Why has nobody made a C5 exhaust system "kit" like this? It isn't easy to install nor replicate for an off-the-shelf system that is easy for a DIY installer to put on these cars. There's cutting of the bodywork and the V-band clamps don't have any "slop" to allow for alignment. It was made to fit THIS car. People have already asked me what it would cost to build an axle-back set-up like this and ship it to them, and I said "first, ship me your car". This is a custom exhaust set-up that we have to fit to a given car. Not only are the large diameter tubes tough to fit around things like transaxle, suspension and halfshafts, the exhaust outlets need the heat shielding inside and out.

    Wheels Get Color

    The color Mark went with is a Blood Red powder coat that we had done at a local powder coat shop we've worked with for years. Yes, it was baked under 400°F, yes it is safe, and yes virtually all wheels you can buy are powder coated. Please don't chime in with your internet stories of cracked wheels from powder coating. That was a scare from the 1990s and any decent powder coat shop knows how to coat aluminum wheels without altering the temper. Please don't propagate old internet wives tales, thanks.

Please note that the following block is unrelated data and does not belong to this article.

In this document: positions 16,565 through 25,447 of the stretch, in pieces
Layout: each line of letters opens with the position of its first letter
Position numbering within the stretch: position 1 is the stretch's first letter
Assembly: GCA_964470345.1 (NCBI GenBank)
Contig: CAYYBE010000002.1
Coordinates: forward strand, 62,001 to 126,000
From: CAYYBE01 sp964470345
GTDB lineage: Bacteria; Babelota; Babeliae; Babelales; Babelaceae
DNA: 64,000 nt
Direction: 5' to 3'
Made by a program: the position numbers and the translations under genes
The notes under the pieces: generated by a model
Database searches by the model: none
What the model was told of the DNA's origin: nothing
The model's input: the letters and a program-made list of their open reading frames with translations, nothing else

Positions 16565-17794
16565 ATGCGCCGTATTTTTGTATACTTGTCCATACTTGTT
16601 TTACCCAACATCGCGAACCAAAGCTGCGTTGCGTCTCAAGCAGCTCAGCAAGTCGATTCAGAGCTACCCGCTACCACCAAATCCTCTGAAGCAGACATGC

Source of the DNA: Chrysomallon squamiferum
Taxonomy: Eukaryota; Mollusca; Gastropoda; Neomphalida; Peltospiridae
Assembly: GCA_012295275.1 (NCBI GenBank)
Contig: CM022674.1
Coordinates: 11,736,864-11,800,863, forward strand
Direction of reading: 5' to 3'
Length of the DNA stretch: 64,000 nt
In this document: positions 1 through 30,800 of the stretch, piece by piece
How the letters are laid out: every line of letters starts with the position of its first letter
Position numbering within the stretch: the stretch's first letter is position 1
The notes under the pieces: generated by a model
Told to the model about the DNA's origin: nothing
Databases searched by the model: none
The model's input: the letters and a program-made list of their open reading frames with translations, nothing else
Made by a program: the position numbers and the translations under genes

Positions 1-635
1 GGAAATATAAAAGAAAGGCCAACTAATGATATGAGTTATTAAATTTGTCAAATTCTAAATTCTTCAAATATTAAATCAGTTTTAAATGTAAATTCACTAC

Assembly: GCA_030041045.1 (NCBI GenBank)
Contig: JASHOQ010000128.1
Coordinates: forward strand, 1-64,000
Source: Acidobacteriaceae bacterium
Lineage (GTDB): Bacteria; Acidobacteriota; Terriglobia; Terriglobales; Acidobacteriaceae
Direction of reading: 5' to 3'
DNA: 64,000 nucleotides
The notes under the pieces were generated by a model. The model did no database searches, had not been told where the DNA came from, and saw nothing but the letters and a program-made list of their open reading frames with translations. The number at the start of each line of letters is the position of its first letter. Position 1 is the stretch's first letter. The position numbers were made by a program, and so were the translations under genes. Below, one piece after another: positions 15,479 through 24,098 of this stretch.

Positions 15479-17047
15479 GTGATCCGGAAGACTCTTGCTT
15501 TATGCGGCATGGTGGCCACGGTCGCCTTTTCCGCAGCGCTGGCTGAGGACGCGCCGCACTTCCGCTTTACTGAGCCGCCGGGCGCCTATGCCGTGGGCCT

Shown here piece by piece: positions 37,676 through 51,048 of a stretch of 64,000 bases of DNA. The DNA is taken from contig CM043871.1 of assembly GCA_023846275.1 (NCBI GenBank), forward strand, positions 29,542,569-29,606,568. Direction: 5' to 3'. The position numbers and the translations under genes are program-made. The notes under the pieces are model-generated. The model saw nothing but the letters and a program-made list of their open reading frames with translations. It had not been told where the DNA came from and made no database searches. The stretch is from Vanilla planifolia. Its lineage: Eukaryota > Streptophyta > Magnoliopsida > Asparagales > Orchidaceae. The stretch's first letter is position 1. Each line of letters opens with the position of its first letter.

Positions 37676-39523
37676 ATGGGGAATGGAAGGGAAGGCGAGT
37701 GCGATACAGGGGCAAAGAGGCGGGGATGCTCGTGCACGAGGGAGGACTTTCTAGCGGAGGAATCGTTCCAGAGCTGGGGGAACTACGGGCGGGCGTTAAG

Anyway, the finish came out beautifully and the pop of color really helps this otherwise bland silver Corvette.

    NEXT: Suspension Plans

    We have spec'd some MCS TT2 dampers for the car, which are being built and should arrive soon. We will install these with some other parts we want to make, which I will discuss in the next post. We will be removing the transverse springs in the process and go to coilover springs. Why go to that trouble? Why not spec a custom VBP transverse spring for both ends? Well we almost did that, and had really good results from the 1170 pound VBP (above left) custom front spring on my TTC prepped C4 Corvette.